The second way passion fosters creativity has to do with having fun. (Wow. First love, and now fun? What’s not to like?) When you’re doing something you’re passionate about, you’re largely free from stress and boredom, and your brain is able to revert to its default emotional state: happy, relaxed, and playful. Yes, that’s right, even in today’s crazy world, your default state of mind is happy. It’s kind of amazing we search so much for happiness when it’s actually right there, a core part of us all along. The key is to get rid of all that other stuff that’s covering it up.
Now we could get into the neuroscience that proves that our default state of mind is happy, but the truth is you already know this. People who are stressed out or unengaged are the least happy you encounter; however, none of us start out life stressed or bored. Think about your interactions with babies. Yes, babies cry — a lot. But they don’t cry most of the time. If they’re fed, rested, and comfortable, free from the pesky distractions of bodily needs :poop:, they’re happy. In fact, they’re playful. And here’s where we get to the link between happiness and creativity: play. Play is an essential state of mind to foster creativity. In fact, play is literally how we learn and develop creativity as children. Evolutionary biologists and psychologists believe this is the reason why kids play so much. The more we play, the more creative we are, and this creativity helped our ancestors come up with solutions to help them survive and thrive. But play isn’t just kid stuff. It has the same benefits for us as adults as well. When our mind is playful, we leave ourselves open to new ideas and are more willing to experiment, to try things out that may even seem silly, but in reality, could lead major creative breakthroughs.
This is what happened with Michael. After his peaceful moment by the fountain, he started sketching out ideas for a space for more people to be able to experience a similar moment of peace. Soon these sketches turned into physical models as Michael was just letting his passion guide him. And while this might not seem like “play,” to Michael it was a form of play. There wasn’t a deadline or any external pressure to create something; he was simply reverting back to his childhood days of creating something on his own for fun.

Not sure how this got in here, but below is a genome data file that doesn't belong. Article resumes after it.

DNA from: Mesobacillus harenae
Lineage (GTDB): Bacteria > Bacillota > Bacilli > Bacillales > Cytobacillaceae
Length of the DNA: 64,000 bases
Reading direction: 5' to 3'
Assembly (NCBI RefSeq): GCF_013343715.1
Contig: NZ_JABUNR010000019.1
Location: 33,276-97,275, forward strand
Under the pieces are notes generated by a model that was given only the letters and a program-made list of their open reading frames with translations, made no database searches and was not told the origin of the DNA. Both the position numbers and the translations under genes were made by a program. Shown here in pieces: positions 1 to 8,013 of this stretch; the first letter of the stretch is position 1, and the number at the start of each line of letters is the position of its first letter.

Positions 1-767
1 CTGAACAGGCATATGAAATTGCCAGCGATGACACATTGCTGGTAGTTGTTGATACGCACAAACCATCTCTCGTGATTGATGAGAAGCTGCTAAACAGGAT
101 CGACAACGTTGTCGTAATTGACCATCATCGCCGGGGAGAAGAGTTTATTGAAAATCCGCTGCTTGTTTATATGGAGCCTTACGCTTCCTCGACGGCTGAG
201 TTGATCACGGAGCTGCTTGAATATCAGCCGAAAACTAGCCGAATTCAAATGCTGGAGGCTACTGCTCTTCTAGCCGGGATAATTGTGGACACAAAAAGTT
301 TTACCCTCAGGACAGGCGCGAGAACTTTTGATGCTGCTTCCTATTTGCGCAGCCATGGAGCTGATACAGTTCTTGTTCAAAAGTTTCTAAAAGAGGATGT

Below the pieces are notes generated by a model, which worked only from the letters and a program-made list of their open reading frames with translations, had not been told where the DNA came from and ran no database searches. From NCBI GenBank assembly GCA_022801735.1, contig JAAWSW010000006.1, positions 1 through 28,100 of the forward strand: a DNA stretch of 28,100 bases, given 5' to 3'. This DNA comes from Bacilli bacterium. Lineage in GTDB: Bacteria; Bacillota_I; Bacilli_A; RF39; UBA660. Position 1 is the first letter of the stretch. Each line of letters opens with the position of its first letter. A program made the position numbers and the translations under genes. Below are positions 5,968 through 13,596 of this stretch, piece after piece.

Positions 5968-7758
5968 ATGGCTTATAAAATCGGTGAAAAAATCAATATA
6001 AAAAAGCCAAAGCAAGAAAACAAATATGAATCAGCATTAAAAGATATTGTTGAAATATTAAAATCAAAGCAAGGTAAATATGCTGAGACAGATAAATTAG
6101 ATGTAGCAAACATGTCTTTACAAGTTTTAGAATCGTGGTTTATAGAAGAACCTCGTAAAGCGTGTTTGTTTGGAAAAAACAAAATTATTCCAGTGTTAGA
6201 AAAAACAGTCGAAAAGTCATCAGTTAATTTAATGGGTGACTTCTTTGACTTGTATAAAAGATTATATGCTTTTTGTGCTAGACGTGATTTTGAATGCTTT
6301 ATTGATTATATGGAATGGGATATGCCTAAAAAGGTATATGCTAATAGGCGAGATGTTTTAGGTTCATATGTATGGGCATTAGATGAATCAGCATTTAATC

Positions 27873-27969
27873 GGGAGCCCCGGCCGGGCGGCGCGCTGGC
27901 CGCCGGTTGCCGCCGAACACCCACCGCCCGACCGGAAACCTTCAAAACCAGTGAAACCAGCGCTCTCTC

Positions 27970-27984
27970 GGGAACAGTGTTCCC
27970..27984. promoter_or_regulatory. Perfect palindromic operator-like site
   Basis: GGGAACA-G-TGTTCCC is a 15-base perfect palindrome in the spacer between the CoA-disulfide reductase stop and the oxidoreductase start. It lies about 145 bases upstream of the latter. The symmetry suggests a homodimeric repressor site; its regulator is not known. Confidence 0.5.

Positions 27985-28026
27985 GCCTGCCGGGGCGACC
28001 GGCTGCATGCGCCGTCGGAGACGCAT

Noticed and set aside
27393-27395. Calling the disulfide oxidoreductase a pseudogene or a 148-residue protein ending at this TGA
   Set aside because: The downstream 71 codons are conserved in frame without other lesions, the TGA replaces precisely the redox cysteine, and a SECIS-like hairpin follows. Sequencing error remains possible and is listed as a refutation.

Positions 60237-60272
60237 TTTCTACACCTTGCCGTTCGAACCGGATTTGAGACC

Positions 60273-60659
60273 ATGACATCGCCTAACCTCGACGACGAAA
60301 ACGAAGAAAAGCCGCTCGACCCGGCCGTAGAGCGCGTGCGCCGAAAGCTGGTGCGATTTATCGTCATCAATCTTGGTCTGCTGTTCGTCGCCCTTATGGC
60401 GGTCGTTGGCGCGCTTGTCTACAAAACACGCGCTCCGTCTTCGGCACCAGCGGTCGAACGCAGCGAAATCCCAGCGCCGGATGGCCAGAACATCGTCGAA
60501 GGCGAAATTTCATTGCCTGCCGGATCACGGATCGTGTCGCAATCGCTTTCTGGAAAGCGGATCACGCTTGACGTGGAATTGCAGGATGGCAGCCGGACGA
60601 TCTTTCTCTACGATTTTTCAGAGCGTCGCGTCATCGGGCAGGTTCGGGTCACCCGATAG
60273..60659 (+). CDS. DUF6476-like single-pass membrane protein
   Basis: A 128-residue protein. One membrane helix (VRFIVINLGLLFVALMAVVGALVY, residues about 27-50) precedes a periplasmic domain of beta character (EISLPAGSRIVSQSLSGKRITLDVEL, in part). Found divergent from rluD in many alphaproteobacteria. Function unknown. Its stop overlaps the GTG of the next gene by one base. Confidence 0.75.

Three Years Later Though...
There was something with a deadline - one of the most anticipated design competitions of all time. New York was hosting a competition for a September 11th memorial. So Michael Arad dusted off those models and applied - competing against over five thousand of the most prestigious architecture firms in the world. It seemed like a total longshot. He was by no means a starchitect (star architect for those of you not up on the lingo). But despite his lack of credibility he made the final 8. Of the finalists, he was the only one without a team, earning him the nickname, “The Lone Wolf.” It seemed impossible for one man alone to beat out so many powerful architecture firms, but on the day the winner was announced, he couldn’t believe it - he won! His passion and empathy to help New Yorkers pushed him over the top.
For those of you who’ve never had the opportunity to experience the beautiful memorial, it’s pretty obvious how Michael’s original moment of peace around a fountain with strangers manifested itself into what exists today. The memorial is an 8-acre clearing in the middle of one of the most densely packed cities in the world. There is a field of trees and two enormous voids containing waterfalls on the exact footprints of the two towers. Water flows into these voids, yet never fills them, reminding us that nothing can replace what was lost that day. The noise from the waterfalls creates a soundscape that’s quiet, allowing for you to be in your own space and reflect on the events of that day; just as Michael did in the weeks after the attacks.
After first hearing the story in Debbie Millman’s Design Matters Podcast, I was really moved by the thought of Michael making these models on his own a full three years before the competition was even announced. It shows just how powerful passion can be.
Looking back at the original question “what do you want to be when you grow up?” it’s clear now that it should probably be rephrased. Instead of asking ourselves what, we should be asking ourselves “who we want to help.” Reframing this question will ultimately lead us down a path where we’re able to produce our most innovative work. So in the spirit of helping each other out, I’ll ask you “Who are you passionate about helping?
[Update: I wrote a follow-up to this article called "5 Steps to Finding Your Creative Purpose" Check it out if you're interested!]